Celebrate National Poetry Month with Vermont poets Dede Cummings, Megan Buchanan, and James Crews.
ABOUT TO LOOK OUT FROM AND DEDE CUMMINGS:
"In To Look Out From, Dede Cummings takes good advantage of the imaginative fluidity that poetry offers. Even her poems of memory and family are driven by curiosity and enlivened by quick maneuvers and spritely turns. And she is careful never to leave the reader behind." - Billy Collins
"Dede Cummings' poems in To Look Out From are breathtakingly vivid. Deeply felt, they often chronicle the relationship between self and the natural world, between self and others. These are New England poems that transcend New England. They are well-crafted testaments, often pastoral, to the cycles of life. At times they are elegiac and bittersweet, yet attentive in their hopefulness and trust in the Great Wonderments and mysteries. At times gracefully discursive and always brilliantly paced, they are poems given to recovery and renewal. This is a book I will read over and over." - Clarence Major
Dede Cummings is a writer, literary agent/publisher and commentator for Vermont Public Radio. At Middlebury College, she was the recipient of the Mary Dunning Thwing Award, attended the Bread Loaf Writers’ Conference as an undergraduate fellow, and studied with Hayden Carruth at the Bennington Writers’ Workshop. In 2013, she was a poetry contributor at the Bread Loaf Writers’ Conference. Her poetry has been published in Mademoiselle, The Lake, InQuire, Vending Machine Press, Kentucky Review, Connotation Press, Mom Egg Review, and Bloodroot Literary Magazine. She was a Discover/The Nation poetry semi-finalist and was awarded a writer’s grant and a partial fellowship from the Vermont Studio Center in 2016. Her first poetry collection, To Look Out From, was awarded the 2016 Homebound Publications Poetry Prize and is due out in April 2017. Dede lives in Brattleboro, Vermont, where she designs books and runs the startup Green Writers Press.
ABOUT THE BOOK OF WHAT STAYS AND JAMES CREWS:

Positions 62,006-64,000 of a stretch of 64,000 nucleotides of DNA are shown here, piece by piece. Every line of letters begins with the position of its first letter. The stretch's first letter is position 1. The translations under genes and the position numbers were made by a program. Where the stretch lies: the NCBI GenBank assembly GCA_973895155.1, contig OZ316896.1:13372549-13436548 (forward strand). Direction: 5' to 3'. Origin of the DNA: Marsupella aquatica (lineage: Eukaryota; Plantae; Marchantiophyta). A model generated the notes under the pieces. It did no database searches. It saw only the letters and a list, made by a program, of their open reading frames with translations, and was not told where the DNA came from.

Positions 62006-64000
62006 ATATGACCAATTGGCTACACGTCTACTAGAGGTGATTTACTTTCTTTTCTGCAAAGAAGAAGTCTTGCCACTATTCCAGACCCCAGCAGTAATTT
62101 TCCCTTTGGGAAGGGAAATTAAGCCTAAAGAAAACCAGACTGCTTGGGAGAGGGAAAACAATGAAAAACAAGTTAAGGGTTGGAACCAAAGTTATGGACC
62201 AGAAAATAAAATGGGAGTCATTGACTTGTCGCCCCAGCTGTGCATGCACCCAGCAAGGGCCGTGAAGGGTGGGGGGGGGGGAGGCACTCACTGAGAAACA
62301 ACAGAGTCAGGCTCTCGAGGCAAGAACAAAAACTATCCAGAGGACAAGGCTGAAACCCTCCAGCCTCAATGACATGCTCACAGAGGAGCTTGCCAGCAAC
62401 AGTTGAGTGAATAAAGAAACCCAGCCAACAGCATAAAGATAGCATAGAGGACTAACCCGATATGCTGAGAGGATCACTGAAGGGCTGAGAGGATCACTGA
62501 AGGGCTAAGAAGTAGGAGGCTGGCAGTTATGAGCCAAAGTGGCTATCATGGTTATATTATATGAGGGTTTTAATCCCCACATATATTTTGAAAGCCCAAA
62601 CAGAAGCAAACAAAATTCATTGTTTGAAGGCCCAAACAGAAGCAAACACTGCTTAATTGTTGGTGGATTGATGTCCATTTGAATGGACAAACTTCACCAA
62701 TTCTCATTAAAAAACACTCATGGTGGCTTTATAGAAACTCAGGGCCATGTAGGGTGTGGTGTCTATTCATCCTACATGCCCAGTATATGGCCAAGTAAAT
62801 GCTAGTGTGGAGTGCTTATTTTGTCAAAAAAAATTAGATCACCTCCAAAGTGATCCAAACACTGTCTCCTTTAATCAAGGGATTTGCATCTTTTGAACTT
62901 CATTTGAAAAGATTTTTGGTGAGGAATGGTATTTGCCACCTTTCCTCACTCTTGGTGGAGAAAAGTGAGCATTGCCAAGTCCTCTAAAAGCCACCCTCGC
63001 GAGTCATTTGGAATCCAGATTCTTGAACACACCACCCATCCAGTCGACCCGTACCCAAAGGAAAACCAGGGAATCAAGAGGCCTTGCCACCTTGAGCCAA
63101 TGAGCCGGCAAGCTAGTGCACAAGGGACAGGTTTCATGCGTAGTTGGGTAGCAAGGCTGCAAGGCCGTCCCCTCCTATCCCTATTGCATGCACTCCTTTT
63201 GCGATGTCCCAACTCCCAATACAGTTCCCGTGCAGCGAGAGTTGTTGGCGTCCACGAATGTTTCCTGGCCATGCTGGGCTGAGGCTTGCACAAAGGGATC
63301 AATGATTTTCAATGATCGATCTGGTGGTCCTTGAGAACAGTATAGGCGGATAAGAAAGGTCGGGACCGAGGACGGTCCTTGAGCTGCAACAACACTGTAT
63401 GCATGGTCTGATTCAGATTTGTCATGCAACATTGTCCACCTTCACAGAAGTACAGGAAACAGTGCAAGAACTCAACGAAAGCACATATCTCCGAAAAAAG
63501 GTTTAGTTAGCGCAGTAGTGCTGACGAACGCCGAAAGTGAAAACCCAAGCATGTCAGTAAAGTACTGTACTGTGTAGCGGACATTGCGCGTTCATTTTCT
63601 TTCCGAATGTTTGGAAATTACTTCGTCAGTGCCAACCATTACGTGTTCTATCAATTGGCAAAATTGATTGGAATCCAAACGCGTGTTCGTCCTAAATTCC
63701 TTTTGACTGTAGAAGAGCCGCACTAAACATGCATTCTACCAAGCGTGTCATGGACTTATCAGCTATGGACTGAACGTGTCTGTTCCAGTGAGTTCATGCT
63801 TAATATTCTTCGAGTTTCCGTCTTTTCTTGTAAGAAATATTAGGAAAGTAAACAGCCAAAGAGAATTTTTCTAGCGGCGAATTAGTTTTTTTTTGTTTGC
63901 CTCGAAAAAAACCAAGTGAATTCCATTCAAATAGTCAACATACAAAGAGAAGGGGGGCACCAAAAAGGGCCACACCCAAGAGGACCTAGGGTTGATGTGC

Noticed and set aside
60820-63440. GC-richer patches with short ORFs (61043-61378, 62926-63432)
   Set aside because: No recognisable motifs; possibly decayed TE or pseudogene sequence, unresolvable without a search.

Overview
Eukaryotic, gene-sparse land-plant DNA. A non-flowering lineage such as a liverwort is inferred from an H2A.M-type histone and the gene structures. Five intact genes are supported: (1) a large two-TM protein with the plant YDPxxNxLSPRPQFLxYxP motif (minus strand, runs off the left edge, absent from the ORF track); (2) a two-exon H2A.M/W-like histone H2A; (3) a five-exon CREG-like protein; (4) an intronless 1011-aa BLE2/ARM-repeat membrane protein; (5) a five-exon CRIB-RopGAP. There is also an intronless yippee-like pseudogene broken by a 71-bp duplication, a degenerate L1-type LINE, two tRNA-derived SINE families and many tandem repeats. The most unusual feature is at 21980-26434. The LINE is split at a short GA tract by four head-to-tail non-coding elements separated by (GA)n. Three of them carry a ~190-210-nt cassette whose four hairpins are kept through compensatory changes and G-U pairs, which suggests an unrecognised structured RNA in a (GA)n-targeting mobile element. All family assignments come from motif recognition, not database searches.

For any of us, what stays? For the arsonist's wife who has not yet left? The devout saint trudging another mile in his nail-shoes? The lost couple in their dying moments in a Nebraska blizzard? The old woman who refuses to leave her home in Chernobyl? With an unflinching eye, James Crews gives us the forbidden love, forbidden unions, and secret lives that, whatever the loss, the attrition, the cost, we must acknowledge, must hold, must keep. And here, in Crews' finely wrought, deeply felt poems, is their testimony.
"This is a marvelous book: a debut collection filled with the voice of an old soul, someone who has battled to claim what he knows. James Crews compassionate intelligence ranges wide, looking for stories within the stories of news accounts, saints, and mythological figures, sifting through experience and possibility to find moments of intense clarity and feeling." - Teresa Scollon, ForeWord
James Crews' work has appeared in Ploughshares, Poet Lore, and The New Republic, among other journals, and he is a regular contributor to The (London) Times Literary Supplement. His first collection of poetry, The Book of What Stays, won the 2010 Prairie Schooner Book Prize and received a Foreword Magazine Book of the Year Award. His second collection, Telling My Father, won the Cowles Prize and will be published by Southeast Missouri State University Press. He holds an MFA in Creative Writing-Poetry from the University of Wisconsin-Madison and a PhD in Writing and Literature from the University of Nebraska-Lincoln, where he was an Othmer Fellow and worked for Ted Kooser's American Life in Poetry newspaper column. He lives on an organic farm with his partner in Shaftsbury, Vermont and teaches in the low-residency MFA program at Eastern Oregon University.
ABOUT CLOTHESLINE RELIGION AND MEGAN BUCHANAN:
Clothesline Religion chronicles twenty years worth of adventures in the life of an artist as young single mother. Megan Buchanan, a poet and professional dancer, gave birth to a daughter at 22, lived abroad in Ireland and France, and came back home again to Southern California and the mountains of the Southwest. This debut poetry collection spans wild open roads, backyard vegetable gardens, Irish pubs, country dance halls, Vermont screen-porches, midnight river valleys, artist studios, and the world of waking dreams. Buchanan's poems offer fierce evidence of what she calls "ordinary magic" --and what others might call mindfulness--discovering gratitude, the path of recovery, and a mother's deep joy.
“How fierce and resilient, what a tremendous and tender heart. Clothesline Religion is gorgeous, powerful. I was utterly enrapt, reading it out in the yard under the full sun. And transformed—the book inspired me to take my own daughter out of school for a road trip, time for just her and I. Mother and daughter.” —Robin MacArthur, author of Half Wild
Megan Buchanan’s poems have appeared in such journals as The Sun Magazine, make/shift, A Woman’s Thing, and multiple anthologies. Born in California, she’s lived for long stretches in Ireland, the mountains of the southwest, and New England. Her work has been supported by the Arizona Commission on the Arts, the Vermont Arts Council, and the Vermont Studio Center. Megan is also a collaborative performer and dancemaker, a teacher, and an activist. She currently lives in southern Vermont with her two children. Green Writers Press has just published Megan Buchanan’s first full-length poetry collection, Clothesline Religion.
DATE: Thursday, April 20th at 6:30pm
LOCATION: Phoenix Books Rutland
ADMISSION: Free and open to all.